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Pitbull Breeding For Beginners – A Quick Guide

Pitbull Breeding For Beginners – A Quick Guide

A common sentiment is that Pitbull breeding should be heavily regulated to prevent the perpetuation of aggressive traits in the breed. What are your thoughts on this?

Whatever the case may be, there is no denying that there are irresponsible Pitbull breeders out there. However, that is not a generalization that should be used to describe all of them.

If you would like to try your hand at Pitbull breeding, but you’re not sure how to start, then this post might be for you.

In this quick guide, we try to outline all the parameters that you should stick by if you wish to conscientiously breed healthy, high-quality Pits.

Starting with legislation and moving on to more technical aspects of health testing and providing care, you should find this a very useful starting point.

How To Start Breeding Pitbulls

female pitbull mother in the yard

Pitbulls are a very popular breed, but they are also fairly controversial, particularly when it comes to their relationship with kids.

They are sometimes preceded by a bad reputation, but that is a stigma that isn’t always correct, and when it is, the blame should probably lie with unconscionable breeders.

So before you actually start breeding Pitbulls, you need to do your research. It starts with knowing all the pertinent laws in your area.

Research The Legislation

The possession or breeding of Pitbulls is banned in some locations by breed-specific restrictions. Even if Pizbulls are permitted in your area, you might still need to keep them muzzled outside.

Make an effort to learn all the rules in your area and stick to them the entire time.

Where Are Pitbulls Banned?

The American Pit Bull Terrier is prohibited in the UK, Ontario, and hundreds of towns across the United States.

Furthermore, pitbull-type dogs have been the target of breed-specific legislation in well over a dozen countries, including Canada, Australia, New Zealand, and several European nations, as a result of poor press and a bad image over the past decades.

Pitbulls also come with a little bit more risk than most other dog breeds.

Although homeowners and renters insurance might offer protection against these claims, dog owners can still be held accountable if their dog injures another person or animal.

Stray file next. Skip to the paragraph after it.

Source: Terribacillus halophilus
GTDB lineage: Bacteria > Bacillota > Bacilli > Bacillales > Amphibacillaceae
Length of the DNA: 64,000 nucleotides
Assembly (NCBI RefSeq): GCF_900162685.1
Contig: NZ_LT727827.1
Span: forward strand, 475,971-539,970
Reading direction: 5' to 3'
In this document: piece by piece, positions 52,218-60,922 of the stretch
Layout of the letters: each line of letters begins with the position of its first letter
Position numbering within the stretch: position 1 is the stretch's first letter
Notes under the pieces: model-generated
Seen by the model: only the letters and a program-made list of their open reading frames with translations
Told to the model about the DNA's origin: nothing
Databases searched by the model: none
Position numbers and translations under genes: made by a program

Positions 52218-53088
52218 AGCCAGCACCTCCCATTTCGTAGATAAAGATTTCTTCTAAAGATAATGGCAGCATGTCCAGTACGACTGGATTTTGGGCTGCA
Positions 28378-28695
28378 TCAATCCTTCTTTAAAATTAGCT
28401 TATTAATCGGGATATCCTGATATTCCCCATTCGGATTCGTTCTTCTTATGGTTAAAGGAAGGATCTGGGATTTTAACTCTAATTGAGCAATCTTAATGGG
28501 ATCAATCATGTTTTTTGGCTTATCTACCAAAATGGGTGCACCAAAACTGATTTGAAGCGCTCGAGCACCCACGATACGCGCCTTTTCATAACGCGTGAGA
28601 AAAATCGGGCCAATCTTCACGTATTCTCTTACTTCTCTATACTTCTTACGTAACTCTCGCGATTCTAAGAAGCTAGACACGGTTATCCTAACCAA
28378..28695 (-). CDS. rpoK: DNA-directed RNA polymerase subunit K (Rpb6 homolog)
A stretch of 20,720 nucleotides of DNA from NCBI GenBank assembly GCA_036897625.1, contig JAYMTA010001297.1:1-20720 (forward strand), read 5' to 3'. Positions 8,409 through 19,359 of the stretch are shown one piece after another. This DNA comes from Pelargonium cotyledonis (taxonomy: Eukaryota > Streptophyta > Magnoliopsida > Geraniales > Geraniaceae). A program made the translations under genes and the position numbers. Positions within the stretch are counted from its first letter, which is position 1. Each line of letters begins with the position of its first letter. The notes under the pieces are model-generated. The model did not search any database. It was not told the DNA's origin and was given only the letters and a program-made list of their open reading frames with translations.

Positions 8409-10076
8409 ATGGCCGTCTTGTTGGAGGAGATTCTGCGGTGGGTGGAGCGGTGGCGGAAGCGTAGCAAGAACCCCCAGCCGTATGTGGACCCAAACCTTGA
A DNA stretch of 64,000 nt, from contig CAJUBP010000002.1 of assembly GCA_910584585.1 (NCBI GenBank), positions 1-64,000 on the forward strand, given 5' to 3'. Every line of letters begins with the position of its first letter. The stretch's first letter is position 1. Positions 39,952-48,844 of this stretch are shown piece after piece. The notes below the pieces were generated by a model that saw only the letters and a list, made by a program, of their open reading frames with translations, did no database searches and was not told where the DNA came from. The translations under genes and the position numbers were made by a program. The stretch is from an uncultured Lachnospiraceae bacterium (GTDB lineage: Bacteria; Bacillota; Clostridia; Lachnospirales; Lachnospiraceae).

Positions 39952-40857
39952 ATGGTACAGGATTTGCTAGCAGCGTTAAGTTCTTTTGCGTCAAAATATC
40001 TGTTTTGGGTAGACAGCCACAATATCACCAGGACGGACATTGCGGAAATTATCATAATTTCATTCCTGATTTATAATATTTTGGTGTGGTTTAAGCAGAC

Choose The Specific Breed You Want

Contrary to what a lot of people assume, Pitbull is not just a single breed of dog. Rather, it’s an umbrella term that refers to multiple types that share some of the same physical and behavioral traits.

There are actually four distinct types: American Pit Bull Terrier, American Staffordshire Terrier, American Bully, and Staffordshire Bull Terrier.

The APBT is also considered by some dog owners to be the only “true” Pitbull, but even under the APBT “sub-breed”, there are many different bloodlines that you can breed. Some of the more commonly known ones are Chevy, Colby, Razors Edge, and Gator.

Before you start breeding Pitbulls, you need to choose which one of these you would like to produce. You will also be able to choose between different sizes and colors.

Do The Necessary Health Testing

Pitbulls are usually pretty healthy dog breeds. This is most likely because there is a huge gene pool and a wide genetic variety available.

However, even if your dog appears to be healthy on the outside, breeding might cause recessive genetic illnesses. To check for any potential disorders that can occur, you need to genetically screen both the female and male dogs.

Below are some of the health issues that can occasionally affect Pitbulls.

Demodectic Mange

Demodex, also known as demodectic mange, occurs when your dog’s skin becomes infected with small mites that feed on the skin’s oil glands and hair follicles.

Demodex is often not a dangerous condition, and the majority of dogs are able to naturally stop the proliferation of mites. Once this has occurred, the dog’s immune system usually has the ability to stop further infestations.

Hip Dysplasia

Hip dysplasia is an orthopedic disorder that causes lameness and hip pain due to a loose connection between the hip and thigh bones. Although it mostly affects larger dogs, it can also happen to Pitbulls.

If it is found that the dog has hip dysplasia, treatment options may include weight loss, supplemental feeding, supervised activity, and surgery.